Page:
Today we tried to signup at work to send 3 folks to WWDC. At exactly the time the signup button appeared we madly tried to sign in and got nothing but a failure messages from Apple's authorization system.
Thirty seconds or so later someone said the sold out sign appeared, less than the two minutes being reported. None of use ever got past the login. In my case I have my login on both my personal account and the companies, so I have to first pick which personna I want to login as. No such choice appeared.
That is, except for the time when I got the screen and it asked me to login as some company I had never heard of. Yes, if I had not been disgusted I could have logged in as an unrelated third party. What kind of crap is this?
The WWDC organizers should be tarred and feathered anyway, as this is no way to run an important conference. If there are limited seats and many requestors the right thing to do is hold a lottery. Everyone signs up at their leisure, gets an entry, and eventually Apple sends an email giving them the ability to sign up if they "won". Simple, easy, fair.
I work for a recognized brand name, and mobile is a big deal here (about the only thing that makes money) and being able to interact with a lot of our peers and others would be a big help. But no one got in, likely due to our corporate proxy being 100ms too slow to get in. Utterly idiotic to give people entry based on ping time. At least a lottery gives everyone a chance to maybe send 1 person. Their 5 person limit per organization is a complete joke. We have 3 iOS accounts, two commercial and one enterprise and no one got in.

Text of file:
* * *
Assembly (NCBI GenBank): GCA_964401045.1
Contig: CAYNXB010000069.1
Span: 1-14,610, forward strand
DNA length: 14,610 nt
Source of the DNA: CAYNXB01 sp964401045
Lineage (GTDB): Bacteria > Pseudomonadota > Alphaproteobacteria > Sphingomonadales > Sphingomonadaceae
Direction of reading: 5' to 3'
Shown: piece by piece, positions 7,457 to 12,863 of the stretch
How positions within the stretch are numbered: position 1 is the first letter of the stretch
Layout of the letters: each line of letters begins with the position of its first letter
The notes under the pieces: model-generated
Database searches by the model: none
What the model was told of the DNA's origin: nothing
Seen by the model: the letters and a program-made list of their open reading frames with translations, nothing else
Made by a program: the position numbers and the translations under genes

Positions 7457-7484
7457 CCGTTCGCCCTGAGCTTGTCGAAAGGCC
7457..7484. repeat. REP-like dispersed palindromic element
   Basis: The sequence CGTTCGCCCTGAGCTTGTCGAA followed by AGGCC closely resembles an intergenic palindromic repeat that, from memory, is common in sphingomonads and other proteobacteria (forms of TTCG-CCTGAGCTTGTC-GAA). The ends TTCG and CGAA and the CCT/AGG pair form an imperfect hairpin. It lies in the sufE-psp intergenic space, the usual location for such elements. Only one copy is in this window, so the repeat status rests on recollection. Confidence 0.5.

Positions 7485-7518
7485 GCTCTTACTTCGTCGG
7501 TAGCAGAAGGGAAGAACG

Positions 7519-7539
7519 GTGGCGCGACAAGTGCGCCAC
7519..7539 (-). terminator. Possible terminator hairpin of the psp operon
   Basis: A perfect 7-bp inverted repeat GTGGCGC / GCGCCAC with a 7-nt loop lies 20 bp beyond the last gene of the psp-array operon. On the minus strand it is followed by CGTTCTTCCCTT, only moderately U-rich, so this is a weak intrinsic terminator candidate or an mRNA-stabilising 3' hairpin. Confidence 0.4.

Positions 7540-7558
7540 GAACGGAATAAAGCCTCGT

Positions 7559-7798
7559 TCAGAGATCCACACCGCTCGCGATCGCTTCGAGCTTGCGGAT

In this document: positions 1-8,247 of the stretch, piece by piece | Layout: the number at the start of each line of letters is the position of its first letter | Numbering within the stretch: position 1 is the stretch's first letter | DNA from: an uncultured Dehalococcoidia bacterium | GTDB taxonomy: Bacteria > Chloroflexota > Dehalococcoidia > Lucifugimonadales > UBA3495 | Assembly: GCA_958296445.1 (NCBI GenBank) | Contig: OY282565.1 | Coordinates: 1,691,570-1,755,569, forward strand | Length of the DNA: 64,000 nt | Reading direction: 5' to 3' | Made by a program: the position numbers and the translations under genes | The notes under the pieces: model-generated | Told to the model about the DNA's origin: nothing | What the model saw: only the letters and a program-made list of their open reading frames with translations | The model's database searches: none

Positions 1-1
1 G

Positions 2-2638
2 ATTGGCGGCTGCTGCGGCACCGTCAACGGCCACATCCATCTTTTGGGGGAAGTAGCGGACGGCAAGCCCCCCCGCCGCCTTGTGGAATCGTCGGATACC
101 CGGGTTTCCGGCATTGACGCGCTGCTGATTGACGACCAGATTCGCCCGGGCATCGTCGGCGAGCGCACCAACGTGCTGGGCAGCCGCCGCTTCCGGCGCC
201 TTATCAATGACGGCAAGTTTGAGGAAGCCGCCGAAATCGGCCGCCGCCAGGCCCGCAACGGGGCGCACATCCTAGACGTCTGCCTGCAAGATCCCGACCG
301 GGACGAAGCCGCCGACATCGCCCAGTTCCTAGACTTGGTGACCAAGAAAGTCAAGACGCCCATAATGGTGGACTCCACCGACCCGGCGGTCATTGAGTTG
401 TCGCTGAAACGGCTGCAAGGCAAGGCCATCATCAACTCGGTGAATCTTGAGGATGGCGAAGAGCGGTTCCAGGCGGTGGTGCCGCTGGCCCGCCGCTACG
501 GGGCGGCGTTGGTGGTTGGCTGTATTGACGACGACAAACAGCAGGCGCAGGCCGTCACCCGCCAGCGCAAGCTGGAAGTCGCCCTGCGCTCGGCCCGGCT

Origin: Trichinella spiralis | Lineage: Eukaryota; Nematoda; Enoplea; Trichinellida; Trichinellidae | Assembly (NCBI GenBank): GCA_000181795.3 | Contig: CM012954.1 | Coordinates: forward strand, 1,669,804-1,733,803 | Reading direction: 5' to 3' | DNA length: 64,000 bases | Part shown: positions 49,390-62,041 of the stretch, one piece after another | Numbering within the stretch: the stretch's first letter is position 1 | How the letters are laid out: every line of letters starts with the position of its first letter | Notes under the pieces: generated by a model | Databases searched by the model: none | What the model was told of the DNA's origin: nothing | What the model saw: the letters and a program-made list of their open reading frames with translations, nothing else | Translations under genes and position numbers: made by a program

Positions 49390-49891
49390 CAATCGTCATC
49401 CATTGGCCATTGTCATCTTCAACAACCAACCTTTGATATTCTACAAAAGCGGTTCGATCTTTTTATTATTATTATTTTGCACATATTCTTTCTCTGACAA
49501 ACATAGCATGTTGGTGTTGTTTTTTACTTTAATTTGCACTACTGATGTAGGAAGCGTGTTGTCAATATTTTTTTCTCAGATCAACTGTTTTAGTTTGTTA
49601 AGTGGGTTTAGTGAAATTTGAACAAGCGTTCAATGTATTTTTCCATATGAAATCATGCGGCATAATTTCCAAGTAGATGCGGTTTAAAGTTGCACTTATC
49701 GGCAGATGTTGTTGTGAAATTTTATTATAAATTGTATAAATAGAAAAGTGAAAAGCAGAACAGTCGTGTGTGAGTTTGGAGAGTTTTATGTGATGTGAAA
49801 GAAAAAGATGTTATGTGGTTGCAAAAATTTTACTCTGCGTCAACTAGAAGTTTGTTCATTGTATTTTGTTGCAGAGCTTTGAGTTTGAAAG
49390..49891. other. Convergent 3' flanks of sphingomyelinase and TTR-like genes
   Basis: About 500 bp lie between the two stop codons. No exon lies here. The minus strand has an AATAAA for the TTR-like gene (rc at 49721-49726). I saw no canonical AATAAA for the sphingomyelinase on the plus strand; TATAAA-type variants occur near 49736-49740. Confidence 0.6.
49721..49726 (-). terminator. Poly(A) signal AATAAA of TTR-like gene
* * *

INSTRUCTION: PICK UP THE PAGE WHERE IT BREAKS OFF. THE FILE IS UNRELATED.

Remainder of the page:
So we get nothing out of it. If I had known this maybe I could have flown to where the servers were and wardrived outside.
Getting the random companies' login seems pretty sketchy as well; their systems are that fragile that hammering them (which was their own fault) can lead to security fails? I guess I could have bought those folks a ticket and maybe they would have transferred it to me!
Next year Apple should do this right and hold a nice fair lottery so that everyone can have a chance at least to go. WWDC is a blast and incredibly irreplaceable for the contacts and interaction you get. I was at the first (I think) WWDC in 1986 at the Fairmont but haven't been back since I left Apple before the 1996 one.
Update. Apparently Apple gave a few folks a second chance after "noticing" issues. I guess I'm not on the list :-)